He came on the Fourth of July holiday five years ago to parents who'd once thought life was about running. They chose a name that meant "gift from God," and he was, in more ways than one. He was busy and curious and never standing still. His first word was "go!" His first sentence was " [I'll] be back, Momma." He was a textbook baby his first year, sleeping through the night at exactly six weeks, crawling at seven months, and walking at a year and a week. He lulled his parents into thinking all babies were that peaceful and wonderful (His spitfire sister was born one day shy of his fourteenth month and proved them wrong!).
His fourth year was one amazing moment after another. He taught himself to swim the summer he turned four. He swam for hours each day at the pool. He played soccer for the first time in the fall of that year. A few games into the season (and during a terrible downpour no less!), he got the hang of soccer in an instant. You never saw him without the ball the rest of the season. In the spring he balanced himself easily on a scooter so training wheels were removed. He became a two-wheel rider with absolute ease. His clumsy mother marveled at the things that came to him so easily. He was a natural athlete with a long, slender body where baby chub had once been. He wasn't only a marvel in athletics though. His once-teacher mother showed him flashcards with sightwords and word families. He read so well that year that she put the brakes on the teaching so he'd have something to learn once he started kindergarten.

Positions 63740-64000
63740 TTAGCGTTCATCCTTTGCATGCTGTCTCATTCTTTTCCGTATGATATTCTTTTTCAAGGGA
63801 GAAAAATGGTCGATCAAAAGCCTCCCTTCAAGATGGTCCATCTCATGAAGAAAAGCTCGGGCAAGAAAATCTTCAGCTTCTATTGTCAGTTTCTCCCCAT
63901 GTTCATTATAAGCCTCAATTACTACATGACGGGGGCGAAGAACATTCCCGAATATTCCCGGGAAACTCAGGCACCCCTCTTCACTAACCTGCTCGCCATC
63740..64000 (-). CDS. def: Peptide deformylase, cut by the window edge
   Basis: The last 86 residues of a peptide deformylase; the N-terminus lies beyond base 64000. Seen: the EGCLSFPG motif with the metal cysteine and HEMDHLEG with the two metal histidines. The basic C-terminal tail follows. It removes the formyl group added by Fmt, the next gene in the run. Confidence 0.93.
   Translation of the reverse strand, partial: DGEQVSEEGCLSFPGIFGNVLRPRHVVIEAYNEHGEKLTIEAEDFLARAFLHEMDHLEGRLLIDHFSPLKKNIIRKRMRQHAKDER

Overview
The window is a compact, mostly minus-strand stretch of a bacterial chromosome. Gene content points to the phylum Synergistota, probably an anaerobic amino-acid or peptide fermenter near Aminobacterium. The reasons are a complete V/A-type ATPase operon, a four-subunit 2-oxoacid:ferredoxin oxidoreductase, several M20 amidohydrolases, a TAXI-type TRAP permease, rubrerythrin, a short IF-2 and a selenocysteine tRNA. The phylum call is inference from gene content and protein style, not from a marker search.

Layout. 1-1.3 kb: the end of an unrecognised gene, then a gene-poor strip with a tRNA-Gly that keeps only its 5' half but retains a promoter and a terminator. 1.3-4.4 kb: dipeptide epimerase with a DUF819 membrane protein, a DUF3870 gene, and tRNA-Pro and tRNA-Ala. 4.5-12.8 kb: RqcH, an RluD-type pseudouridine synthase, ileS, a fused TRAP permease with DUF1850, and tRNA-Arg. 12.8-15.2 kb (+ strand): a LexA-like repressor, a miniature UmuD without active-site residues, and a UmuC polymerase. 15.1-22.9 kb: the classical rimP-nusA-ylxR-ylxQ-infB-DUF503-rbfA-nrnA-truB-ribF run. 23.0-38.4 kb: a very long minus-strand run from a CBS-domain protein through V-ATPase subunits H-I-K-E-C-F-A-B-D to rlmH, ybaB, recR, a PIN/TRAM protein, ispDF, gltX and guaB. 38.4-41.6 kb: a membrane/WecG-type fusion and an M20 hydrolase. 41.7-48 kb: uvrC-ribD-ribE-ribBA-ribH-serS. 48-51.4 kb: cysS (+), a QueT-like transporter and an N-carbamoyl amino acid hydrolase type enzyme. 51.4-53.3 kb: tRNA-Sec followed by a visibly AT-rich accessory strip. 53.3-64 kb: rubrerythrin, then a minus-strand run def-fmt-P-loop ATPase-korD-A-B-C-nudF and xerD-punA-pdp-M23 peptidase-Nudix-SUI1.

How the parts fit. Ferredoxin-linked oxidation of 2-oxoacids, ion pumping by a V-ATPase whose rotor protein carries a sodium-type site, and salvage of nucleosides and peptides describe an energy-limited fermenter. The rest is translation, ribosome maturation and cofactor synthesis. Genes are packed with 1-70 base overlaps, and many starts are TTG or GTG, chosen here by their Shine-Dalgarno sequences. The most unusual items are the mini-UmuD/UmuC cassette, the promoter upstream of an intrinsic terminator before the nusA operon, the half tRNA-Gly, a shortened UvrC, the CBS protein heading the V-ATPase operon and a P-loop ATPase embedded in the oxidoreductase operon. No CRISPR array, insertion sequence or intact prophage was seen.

That boy is my one-and-only son, and of course, that momma is me. And forgive me if I seem like I'm boasting (though I'm really just telling the facts). Today I am reflective and thankful. You see, my son fell off that bike last night. I came upon the accident scene (a once fun dirt "mountain" in our neighborhood) and saw an enormous amount of blood all over his face and shirt. Rick took him home, and he was cleaned a bit in the tub. Alabama red dirt and blood were everywhere. His sister surprised us all by quickly fetching his clean clothes, water, and paper towels to wipe up the mess (her little stool is still in the kitchen where she'd raced to get the towels). She spent the night at her ever-helpful aunt's house.
We were in the ER for five hours. While we waited, I examined and cleaned up and dabbed the way only a mother can. I comforted and told what was going to happen as though it was no big deal (they can sense your fear). I signed the permission forms while blinking back tears. I whispered gently into his ear about the failed IV attempt being "no big deal" though inside I was angry that they had to stick him twice. I watched the doctors sedate him and put stitches inside his mouth and in his once perfect-skinned cheek. I sat on the edge of my seat during the operation to fix his wounds (why would they let the parents stay in the room for such a thing?). I heard his pulse beeping on the monitor, "99, 101, 100" and was brought back in an instant to the sound of the fetal heart rate monitor I used every day in my second trimester with him (The things a previous miscarriage will do to you are haunting). I wiped tears (his and mine) and sang songs and rocked the best that one can without one's comfy rocking chair. While we waited for the presciptions to be filled, I ran through the 24-hour grocery store and picked up jello, chicken broth, ice cream, and pudding to feed him over the next few days. I adjusted plans and thought about how missing the last soccer game this weekend would also be painful to my four year old.
It is the next day, and he is asleep now. Today I think of his bravery in the ER, his needs today, and how grateful I am to God for protecting him. And yes, yet again, with great ease I put running aside as I mother my sweet boy.